Keeping Your Plants in Tip Top Condition
Now that winter has taken a hold and the central heating is back on, we thought we’d ask our friends at The Greenhouse People for their top tips on how to look after house plants in winter.
How To Look After Houseplants in Winter
Once the foliage begins to disappear outside, bringing greenery indoors, in the form of houseplants, is an great way to give our homes – and workplaces – some life and colour.
However, the cooler temperatures and shorter days will impact the health of our houseplants; exactly as it does us humans! We wrote recently about central heating busting skincare, and our plants need similar care and attention.
So take note of some of these handy tips, to ensure that your beloved plants survive (and thrive) during winter.
How Often Should I Water Houseplants in Winter?
You should water your houseplants much less over the winter months. Every two or three weeks is a good general guideline, though this is species dependent.
Most houseplants will not be drinking nearly as much, during the coldest months; due to their dormant nature. And any excess moisture will just sit in the soil and can rot the roots.
However, be mindful that if you have central heating on high, your green leaved friends might need a little extra.
Tips on Looking After Snake Plants (or Mother In Law’s Tongue)
Snake plants, or as they’re more commonly known , Mother-in-Law’s Tongue, are a popular choice.
They are hardy and easy-to-care-for and make a great starter plant.
But just because snake plants can survive long periods of neglect, doesn’t mean you shouldn’t take some extra precautions during winter.
These plants thrive in the bright light. Keep them next to a south-facing window to take advantage of those precious daylight hours.
As with most succulents, snake plants don’t require a lot of water. You will only need to water them every 10 to 14 days.. this isn’t a set rule though! Take care to regularly test how dry the soil is using a skewer, only watering once the soil has completely dried out.
Use room temperature water and ensure that the soil is moist but not submerged in water. And make sure you’re only watering the soil, not the leaves – water trapped in the folds of the leaves can lead to rotting.
You also want to avoid fertilising during the winter. Snake plants only require fertiliser in the spring and the summer, using fertiliser at the wrong could lead to stunted growth or root rot.
How To Look After Cheese Plants (Or Monstera) in Winter
Cheese plants, otherwise known as Monstera, have become an increasingly popular house plant. They can be extremely sensitive to overwatering so be sure avoid to giving them too much water during winter.
Ideally, you should water your Cheese plant every two to four weeks; use a skewer to test how dry the soil is.
If it is too wet, hold off on watering. You will want to ensure that the top 5cm are dry before watering again. It is also important to ensure that the pot has adequate drainage, and the roots are not submerged in water.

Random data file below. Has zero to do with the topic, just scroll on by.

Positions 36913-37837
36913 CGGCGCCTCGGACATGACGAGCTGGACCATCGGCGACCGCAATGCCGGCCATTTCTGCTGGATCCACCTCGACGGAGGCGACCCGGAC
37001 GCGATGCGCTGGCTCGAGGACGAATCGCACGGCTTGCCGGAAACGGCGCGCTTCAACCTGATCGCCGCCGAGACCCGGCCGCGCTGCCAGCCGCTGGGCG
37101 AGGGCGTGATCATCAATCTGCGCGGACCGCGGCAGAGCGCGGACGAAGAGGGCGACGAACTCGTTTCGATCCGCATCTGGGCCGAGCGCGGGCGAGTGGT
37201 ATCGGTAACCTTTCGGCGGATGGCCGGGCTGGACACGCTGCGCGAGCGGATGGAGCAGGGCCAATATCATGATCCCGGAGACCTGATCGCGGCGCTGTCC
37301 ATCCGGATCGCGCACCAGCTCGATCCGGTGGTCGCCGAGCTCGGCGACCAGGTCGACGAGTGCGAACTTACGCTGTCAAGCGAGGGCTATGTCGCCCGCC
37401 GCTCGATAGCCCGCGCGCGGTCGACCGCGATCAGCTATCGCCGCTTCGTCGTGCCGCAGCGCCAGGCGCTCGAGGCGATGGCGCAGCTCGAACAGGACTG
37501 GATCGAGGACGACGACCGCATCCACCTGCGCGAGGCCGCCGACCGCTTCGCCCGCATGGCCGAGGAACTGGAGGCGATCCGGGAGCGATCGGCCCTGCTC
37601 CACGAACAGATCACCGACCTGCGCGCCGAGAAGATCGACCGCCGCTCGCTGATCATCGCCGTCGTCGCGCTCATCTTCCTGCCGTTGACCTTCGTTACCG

Cheese plants thrive in a humid environment which can be tricky to achieve in winter. If you are really dedicated to your plants, consider purchasing a humidifier. Alternatively, place your monstera in your bathroom where there is more moisture in the air.
These plants prefer medium indirect light, and their ends may turn brown and crisp if they are placed in too much direct sunlight.
How To Look After Christmas Cacti During The Colder Months
Christmas cacti are an ideal way to bring some colour to your home during the gloomier winter months. They have beautiful blooms of with blooms of bright pink, red and white. These unusual cacti only flower from the end of November to January, hence the name.
Although you might think that as a variety of cactus it would thrive in hot, dry weather. But the opposite actually is true.
They need a warm, humid atmosphere and can be impacted by fluctuating temperatures, so try to keep it away from draughts and make sure you remain consistent with your watering.
Once it has begun to flower, water more sparingly. Mist with a spray bottle a couple of times a week to ensure that the plant stays moist.
In terms of lighting, you’ll want to place your Christmas cactus somewhere that has lots of bright, indirect light to encourage it to flower. Too much light can damage its leaves so avoid placing IT in a spot that gets too much direct sun.
About a month after the flowers have appeared, prune your cactus to encourage future blooms in February or March.
Some Final Tips For General Houseplant Care During The Winter
- Avoid cold drafts
- Move plants closer to a natural light source
- Avoid putting them next to radiators
- Pause your fertiliser regime
- Dust the leaves
- Remove any dead/yellowing growth